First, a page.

Bureaucracy oversteps their real role


If you have been following my columns over the years you will have noticed that I have been quite critical of government bureaucrats. In this column I will try to highlight how significant the role of the bureaucracy is in the way the Alberta government exercises control over our everyday life.

This control does not lead to a better government, it leads to the government being run by the bureaucrats rather than our elected officials.

In the seventies I was elected as an official to two provincial rural organizations, Unifarm and the Alberta Union of Rural Electrification Associations. These were organizations that lobbied government for policies that would benefit the membership of those organizations. This was my introduction to working with bureaucrats.

Now don’t get me wrong, most bureaucrats are well intentioned. It is the system that they are a part of that seems to get off track. In my opinion they lose sight of what their real purpose is. Legislators pass the legislation or laws that are to benefit society. The purpose or role of the bureaucracy is to implement those laws. This is done by developing regulations and hiring people to put those laws into action or practice.

One of the issues that has irritated me with bureaucrats over the years is that once a regulation has been approved there can be no common sense applied to the implementation of this regulation regardless of the situation.

The issue that has really bugged me here in Alberta is that the bureaucracy has really overstepped their real role. Policy development is the responsibility of the MLAs or legislators.

For at least the last 20 years the bureaucracy seem to be developing the policies and then lobbying the MLAs and Cabinet to pass legislation to put the policy into effect.

A good example of this was the deregulation of the provincial electric industry in the mid 1990s. I was directly involved in that process. I was one of 18 stakeholder representatives appointed to a steering committee to develop the concept.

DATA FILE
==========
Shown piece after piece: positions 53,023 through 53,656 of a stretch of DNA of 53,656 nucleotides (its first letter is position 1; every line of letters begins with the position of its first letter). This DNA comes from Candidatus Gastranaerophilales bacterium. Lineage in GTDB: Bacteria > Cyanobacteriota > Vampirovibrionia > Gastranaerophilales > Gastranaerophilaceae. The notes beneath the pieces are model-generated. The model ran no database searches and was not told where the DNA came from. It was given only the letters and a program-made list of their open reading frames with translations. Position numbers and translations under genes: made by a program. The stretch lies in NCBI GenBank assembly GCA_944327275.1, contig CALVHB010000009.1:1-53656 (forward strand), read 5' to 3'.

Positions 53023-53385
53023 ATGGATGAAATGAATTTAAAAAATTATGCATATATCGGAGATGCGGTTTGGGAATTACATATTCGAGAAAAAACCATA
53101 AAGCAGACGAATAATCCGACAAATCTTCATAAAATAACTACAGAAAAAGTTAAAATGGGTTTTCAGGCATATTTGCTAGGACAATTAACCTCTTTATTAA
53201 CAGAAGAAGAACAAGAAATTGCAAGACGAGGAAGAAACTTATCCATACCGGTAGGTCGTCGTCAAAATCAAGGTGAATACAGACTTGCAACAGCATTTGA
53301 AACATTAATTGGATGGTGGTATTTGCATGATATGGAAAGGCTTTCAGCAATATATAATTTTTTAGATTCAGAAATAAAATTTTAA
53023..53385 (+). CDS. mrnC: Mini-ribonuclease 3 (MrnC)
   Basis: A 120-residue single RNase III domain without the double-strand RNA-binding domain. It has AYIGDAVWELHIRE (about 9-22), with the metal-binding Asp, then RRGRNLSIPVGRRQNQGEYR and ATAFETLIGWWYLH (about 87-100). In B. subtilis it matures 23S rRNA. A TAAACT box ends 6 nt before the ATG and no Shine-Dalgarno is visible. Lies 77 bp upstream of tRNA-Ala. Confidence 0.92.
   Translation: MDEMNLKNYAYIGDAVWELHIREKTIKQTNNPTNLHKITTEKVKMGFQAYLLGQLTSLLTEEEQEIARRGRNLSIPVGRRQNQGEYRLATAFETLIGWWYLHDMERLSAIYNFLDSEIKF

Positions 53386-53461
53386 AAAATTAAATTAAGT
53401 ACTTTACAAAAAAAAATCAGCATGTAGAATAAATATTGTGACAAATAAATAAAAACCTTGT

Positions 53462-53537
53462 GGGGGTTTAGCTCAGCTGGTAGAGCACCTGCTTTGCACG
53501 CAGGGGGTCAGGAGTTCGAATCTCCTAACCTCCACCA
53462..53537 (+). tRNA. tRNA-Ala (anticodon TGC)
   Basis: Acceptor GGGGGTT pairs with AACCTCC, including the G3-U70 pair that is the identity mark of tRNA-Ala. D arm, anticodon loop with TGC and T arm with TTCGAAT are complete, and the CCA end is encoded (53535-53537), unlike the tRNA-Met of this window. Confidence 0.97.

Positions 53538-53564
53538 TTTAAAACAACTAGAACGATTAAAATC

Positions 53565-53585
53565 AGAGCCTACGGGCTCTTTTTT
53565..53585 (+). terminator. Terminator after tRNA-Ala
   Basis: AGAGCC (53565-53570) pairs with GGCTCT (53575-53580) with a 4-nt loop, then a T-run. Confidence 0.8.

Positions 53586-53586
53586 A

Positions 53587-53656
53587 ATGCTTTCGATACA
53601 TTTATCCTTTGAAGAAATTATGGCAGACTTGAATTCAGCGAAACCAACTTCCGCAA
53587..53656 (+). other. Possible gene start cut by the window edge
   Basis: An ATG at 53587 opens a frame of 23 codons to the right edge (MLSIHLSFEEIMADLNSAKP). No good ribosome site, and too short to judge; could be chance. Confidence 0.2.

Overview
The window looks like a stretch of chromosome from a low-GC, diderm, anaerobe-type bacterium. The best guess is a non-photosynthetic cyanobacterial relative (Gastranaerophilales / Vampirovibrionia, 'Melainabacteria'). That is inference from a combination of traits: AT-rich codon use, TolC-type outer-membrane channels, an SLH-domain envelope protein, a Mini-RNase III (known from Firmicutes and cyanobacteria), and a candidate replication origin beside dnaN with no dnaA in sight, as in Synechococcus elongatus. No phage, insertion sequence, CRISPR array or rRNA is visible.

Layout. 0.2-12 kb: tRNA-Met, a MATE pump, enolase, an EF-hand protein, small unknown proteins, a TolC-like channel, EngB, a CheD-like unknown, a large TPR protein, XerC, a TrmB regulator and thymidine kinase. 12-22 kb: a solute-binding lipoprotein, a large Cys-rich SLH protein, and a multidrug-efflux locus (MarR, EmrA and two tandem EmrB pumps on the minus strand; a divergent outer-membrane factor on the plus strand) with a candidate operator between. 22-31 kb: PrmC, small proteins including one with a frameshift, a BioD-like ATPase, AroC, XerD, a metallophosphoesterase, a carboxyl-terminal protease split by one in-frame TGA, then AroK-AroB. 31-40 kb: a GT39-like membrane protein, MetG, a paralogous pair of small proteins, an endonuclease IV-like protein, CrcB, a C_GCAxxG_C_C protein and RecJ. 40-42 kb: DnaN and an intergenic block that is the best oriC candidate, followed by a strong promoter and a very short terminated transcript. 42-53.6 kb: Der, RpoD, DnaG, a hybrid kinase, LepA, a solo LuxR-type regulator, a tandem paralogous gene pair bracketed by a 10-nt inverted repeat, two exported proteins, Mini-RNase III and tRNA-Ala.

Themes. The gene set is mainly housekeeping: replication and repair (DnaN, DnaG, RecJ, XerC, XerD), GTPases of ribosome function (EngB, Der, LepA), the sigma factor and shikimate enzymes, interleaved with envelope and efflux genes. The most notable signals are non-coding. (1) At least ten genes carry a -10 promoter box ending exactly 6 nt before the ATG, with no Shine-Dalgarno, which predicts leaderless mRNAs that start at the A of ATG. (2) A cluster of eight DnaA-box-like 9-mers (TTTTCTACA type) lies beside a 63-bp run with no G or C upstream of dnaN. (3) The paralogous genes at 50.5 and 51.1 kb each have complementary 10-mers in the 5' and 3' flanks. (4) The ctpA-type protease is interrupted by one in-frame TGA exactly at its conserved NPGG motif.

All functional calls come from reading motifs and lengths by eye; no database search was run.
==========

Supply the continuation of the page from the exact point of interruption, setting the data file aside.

The idea of deregulating the electric industry was cooked up by bureaucrats in the Department of Energy. It was a bad idea and was totally unnecessary in Alberta as the industry was not exposed to the North American market like natural gas.

There were six of us on the steering committee that told the government all they would achieve was to increase the price of electricity.

We were proven right. The price of electricity in Alberta is at least 25 per cent higher today than it would have been under the old system.

In my opinion, the bureaucracy has become more interested in enhancing its own power and influence than it is in providing service to the citizens of Alberta.

Whenever there is talk of downsizing government or reducing the cost of government the first thing you hear out of them is that it would require the reduction of front line workers. By that they mean, reducing the number of nurses, school teachers, etcetera. Of course, that would immediately result in negative public reaction.

On the other hand, the bureaucracy in Alberta is top heavy [which I will go into in more detail in another column]. They never suggest that the cost of providing services to Alberta citizens could probably be reduced by eliminating  about 30 per cent of their unproductive bureaucracy.

This situation will get worse before it gets better with our new union friendly NDP government, as hiring more bureaucrats is their idea of job creation.

I will be expanding on this topic in next week’s column.

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